Wednesday, January 27, 2010


For Christmas, I was given a fabulous cookbook, Culinaria European Specialties. The book is beautifully illustrated, rich with regional history, and fantastic recipes. I was so excited to to dive into this book and try something, it was difficult to narrow down the choices. Finally, after reading it twice--like a great novel--one recipe kept jumping out at me...Gnocchi, little dumplings. I've heard of it. I've been told about it. Friends have gushed over the sublime texture and subtle flavor. I've also heard that it's difficult to make. I've never had it...until now. I couldn't wait to jump right in and tackle this elusive pasta. Now, typically, pasta ranks about 4th on my list of starches. Potatoes and bread vie for first place followed by rice and then pasta. So, pasta made of potatoes--I was all over it.

Not knowing how the finished product was supposed to turn out, I relied heavily on the descriptive narratives of my friends: light, "fluffy", won't stick to your mouth. Okay...where do I go with THAT? Only one answer...onward. I served mine with a sage butter and parmesian cheese, but that seemed a little light for the pasta. Next time, a tomato based sauce.

Gnocchi di Patate

3 lbs mealy potatoes (I used Russets)
2 eggs
2 1/2 cups flour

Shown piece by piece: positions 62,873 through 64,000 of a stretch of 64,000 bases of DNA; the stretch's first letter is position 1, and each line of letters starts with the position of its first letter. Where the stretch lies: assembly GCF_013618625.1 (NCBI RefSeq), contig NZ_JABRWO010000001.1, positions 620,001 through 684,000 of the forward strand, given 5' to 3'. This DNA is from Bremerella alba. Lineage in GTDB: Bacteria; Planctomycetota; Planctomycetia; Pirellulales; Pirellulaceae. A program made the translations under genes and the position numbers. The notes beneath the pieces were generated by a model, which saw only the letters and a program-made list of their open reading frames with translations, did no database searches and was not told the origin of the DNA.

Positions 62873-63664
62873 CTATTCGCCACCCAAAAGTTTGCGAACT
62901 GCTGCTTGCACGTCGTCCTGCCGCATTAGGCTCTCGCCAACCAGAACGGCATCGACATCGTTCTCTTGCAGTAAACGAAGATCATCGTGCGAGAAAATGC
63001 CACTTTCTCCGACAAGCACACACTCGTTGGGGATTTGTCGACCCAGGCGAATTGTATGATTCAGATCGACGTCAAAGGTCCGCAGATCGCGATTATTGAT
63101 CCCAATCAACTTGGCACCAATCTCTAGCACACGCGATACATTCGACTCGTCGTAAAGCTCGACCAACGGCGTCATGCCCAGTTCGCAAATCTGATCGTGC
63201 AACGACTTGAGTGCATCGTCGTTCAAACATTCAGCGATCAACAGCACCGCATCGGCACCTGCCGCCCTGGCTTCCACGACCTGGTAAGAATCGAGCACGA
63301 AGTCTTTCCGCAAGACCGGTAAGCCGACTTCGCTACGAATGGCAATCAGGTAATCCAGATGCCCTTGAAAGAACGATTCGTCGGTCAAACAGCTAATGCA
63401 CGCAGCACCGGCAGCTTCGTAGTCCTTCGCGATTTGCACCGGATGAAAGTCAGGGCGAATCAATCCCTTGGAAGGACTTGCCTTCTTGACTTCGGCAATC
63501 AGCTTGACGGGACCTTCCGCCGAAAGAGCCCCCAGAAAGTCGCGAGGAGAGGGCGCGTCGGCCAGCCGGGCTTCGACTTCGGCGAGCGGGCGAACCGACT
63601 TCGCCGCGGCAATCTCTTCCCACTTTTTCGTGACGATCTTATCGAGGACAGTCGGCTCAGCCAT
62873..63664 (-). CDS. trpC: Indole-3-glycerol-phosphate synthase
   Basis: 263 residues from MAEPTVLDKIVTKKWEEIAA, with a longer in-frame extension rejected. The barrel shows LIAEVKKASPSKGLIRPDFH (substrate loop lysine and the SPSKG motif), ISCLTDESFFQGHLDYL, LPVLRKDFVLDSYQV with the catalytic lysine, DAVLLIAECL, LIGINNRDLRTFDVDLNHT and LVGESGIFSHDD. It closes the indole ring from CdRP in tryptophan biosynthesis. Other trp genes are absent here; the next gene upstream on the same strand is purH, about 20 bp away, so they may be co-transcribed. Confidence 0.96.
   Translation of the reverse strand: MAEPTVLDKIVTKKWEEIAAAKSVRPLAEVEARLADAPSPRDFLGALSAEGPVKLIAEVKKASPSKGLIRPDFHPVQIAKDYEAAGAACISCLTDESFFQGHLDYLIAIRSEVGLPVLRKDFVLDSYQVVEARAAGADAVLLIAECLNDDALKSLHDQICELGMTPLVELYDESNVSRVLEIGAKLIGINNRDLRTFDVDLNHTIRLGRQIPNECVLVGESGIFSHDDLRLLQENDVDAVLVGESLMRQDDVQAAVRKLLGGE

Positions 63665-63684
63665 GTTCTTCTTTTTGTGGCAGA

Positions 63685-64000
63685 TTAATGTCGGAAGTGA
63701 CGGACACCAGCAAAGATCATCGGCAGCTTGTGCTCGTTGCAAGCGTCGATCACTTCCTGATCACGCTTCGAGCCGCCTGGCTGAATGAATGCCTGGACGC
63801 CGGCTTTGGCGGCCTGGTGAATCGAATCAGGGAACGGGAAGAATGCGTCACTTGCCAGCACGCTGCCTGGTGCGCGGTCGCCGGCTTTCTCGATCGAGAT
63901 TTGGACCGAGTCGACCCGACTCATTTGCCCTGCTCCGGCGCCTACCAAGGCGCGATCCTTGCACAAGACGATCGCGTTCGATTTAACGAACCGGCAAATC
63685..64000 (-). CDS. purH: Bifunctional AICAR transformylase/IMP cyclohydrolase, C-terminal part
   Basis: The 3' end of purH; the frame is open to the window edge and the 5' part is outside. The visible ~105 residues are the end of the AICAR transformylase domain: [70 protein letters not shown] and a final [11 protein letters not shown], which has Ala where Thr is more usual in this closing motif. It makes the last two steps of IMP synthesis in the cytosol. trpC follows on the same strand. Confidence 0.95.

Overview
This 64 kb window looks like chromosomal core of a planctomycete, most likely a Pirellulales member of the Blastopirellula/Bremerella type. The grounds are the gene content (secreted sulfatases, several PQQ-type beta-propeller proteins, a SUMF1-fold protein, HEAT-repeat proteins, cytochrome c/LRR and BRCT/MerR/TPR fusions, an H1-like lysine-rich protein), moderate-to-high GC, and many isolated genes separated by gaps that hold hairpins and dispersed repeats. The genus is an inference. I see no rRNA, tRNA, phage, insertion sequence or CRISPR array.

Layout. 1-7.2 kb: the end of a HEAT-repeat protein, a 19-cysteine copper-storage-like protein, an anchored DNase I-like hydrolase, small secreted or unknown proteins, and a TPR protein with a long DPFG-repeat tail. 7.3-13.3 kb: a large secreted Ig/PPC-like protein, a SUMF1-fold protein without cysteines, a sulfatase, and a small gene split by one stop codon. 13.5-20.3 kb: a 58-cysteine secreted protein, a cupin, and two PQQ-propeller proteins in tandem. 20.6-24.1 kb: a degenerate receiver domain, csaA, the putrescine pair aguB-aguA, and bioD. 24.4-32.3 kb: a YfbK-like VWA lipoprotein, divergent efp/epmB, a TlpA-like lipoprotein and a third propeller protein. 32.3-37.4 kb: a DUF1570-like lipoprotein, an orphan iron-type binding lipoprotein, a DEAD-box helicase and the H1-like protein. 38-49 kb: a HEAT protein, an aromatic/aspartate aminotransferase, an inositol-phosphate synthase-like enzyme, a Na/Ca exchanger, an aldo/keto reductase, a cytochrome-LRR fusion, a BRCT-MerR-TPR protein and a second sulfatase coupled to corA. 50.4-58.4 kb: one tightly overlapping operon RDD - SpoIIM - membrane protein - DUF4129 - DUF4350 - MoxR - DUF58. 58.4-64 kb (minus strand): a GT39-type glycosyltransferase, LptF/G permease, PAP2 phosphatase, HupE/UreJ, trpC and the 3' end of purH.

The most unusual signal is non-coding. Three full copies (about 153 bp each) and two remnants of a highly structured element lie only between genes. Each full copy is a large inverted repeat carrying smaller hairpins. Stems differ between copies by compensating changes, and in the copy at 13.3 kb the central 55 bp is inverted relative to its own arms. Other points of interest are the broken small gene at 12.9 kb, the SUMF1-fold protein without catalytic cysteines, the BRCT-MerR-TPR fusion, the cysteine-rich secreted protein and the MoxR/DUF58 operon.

Boil the potatoes in their skins until soft. Drain, leave until cool enough to handle, then peel and mash (I used a food mill with a medium sized disc). Mix in the eggs and salt and then add the flour and knead int a dough.

Divide the potato mixture into 10 equally-sized portions and roll each portio into long strings as wide as your thumb. Cut up the dough string into pieces of about 1" in length and dust with flour. Using the back of a fork, pattern the pieces with the typical ribbed gnocchi design.

Cook the gnocchi in moderately sized portions in boiling salted water.  They are done when they rise to the surface. Remove from the water with a slotted spoon and drain well.  Serve with sage butter or a tomato or meat sauce.

Tip: The amount of flour needed depends on the kind of potato used. New potatoes are unsuitable for gnocchi, as they absorb far more flour than older varieties.

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